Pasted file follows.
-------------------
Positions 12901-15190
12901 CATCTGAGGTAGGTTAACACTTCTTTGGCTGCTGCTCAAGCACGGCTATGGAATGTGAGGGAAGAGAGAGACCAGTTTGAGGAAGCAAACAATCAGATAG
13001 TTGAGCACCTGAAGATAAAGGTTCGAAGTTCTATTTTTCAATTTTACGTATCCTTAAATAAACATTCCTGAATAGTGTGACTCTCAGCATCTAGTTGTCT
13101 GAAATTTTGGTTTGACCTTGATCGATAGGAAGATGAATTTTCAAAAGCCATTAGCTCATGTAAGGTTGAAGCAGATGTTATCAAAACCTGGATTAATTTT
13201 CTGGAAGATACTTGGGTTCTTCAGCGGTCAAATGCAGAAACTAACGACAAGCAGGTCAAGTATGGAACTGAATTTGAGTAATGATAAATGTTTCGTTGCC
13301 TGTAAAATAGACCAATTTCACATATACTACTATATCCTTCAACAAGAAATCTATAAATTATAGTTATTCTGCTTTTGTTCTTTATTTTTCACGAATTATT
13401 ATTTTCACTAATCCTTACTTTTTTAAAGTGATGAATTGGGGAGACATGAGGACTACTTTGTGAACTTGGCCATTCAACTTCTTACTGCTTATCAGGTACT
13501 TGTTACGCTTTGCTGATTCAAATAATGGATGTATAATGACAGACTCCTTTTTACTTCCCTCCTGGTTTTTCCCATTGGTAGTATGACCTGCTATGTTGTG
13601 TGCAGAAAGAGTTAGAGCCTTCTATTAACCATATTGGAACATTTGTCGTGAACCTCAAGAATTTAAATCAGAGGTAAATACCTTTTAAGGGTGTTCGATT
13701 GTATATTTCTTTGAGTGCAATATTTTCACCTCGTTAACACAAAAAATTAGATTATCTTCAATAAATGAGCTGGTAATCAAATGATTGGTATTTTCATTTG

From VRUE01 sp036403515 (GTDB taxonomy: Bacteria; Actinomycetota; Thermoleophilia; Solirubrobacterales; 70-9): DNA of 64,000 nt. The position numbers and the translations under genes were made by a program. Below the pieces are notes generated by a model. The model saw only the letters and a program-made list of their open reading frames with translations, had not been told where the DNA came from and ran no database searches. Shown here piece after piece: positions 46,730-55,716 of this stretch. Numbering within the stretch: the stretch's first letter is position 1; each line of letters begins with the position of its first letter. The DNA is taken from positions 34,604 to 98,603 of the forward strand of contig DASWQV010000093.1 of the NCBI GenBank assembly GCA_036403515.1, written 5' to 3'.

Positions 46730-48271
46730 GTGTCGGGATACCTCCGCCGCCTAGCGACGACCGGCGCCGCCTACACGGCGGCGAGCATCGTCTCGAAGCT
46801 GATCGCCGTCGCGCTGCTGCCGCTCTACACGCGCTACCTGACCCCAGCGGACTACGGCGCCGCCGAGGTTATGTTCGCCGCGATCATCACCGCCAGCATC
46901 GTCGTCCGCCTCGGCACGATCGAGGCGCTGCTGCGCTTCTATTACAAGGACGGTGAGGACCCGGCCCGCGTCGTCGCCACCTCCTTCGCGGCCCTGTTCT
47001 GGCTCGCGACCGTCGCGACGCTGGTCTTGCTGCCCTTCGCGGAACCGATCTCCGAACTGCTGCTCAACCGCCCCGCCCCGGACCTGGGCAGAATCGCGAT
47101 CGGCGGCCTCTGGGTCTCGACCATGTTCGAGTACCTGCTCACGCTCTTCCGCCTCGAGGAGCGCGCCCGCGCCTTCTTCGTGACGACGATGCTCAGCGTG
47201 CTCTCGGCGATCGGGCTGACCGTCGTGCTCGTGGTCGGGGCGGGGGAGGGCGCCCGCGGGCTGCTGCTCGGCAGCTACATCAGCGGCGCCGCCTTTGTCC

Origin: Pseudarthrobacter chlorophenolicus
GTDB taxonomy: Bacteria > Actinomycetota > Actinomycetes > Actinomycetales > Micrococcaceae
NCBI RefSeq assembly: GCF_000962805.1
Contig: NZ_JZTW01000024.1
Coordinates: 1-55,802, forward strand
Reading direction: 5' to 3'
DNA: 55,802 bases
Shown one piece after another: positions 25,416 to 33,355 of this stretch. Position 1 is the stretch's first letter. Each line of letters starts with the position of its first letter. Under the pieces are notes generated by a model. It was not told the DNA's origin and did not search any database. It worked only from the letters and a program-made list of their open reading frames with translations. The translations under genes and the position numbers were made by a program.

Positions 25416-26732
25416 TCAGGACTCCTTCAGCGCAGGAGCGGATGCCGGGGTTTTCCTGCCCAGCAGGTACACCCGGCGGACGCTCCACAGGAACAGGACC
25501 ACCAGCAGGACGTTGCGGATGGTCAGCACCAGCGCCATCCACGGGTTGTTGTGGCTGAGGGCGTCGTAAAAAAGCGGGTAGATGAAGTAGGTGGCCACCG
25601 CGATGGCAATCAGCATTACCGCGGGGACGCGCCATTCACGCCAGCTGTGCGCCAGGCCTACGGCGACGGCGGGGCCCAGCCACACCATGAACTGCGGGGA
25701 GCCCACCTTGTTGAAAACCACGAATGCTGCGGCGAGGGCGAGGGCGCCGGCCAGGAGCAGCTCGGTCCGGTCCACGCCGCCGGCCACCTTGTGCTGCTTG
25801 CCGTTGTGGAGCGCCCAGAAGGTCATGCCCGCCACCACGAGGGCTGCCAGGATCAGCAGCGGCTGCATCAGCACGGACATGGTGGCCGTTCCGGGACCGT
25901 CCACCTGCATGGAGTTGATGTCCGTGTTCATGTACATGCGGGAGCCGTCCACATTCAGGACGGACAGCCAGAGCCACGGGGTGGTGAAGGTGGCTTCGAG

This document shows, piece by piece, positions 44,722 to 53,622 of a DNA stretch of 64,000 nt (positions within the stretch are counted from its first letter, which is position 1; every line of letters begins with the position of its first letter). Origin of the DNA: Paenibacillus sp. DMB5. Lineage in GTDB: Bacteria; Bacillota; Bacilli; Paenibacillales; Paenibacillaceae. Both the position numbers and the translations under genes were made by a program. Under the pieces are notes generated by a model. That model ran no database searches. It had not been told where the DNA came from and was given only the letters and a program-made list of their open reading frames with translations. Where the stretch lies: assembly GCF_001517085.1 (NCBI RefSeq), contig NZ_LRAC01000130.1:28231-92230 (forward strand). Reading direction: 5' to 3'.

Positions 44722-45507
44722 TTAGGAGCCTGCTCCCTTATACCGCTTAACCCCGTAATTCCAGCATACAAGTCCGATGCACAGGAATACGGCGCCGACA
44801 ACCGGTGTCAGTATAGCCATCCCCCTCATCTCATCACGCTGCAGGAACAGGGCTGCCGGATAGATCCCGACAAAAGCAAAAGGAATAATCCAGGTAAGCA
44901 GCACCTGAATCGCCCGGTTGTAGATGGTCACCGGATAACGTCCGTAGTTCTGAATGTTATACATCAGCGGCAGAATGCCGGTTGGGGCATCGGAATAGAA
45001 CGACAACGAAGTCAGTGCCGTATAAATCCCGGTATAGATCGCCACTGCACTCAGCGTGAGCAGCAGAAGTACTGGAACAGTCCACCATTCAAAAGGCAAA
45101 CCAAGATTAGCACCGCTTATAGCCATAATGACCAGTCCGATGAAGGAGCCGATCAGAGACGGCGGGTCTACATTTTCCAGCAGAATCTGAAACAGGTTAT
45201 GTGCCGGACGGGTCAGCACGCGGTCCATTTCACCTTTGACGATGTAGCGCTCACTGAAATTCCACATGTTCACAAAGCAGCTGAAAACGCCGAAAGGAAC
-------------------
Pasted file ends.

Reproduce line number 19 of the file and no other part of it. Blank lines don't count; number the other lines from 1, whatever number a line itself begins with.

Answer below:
Origin: Pseudarthrobacter chlorophenolicus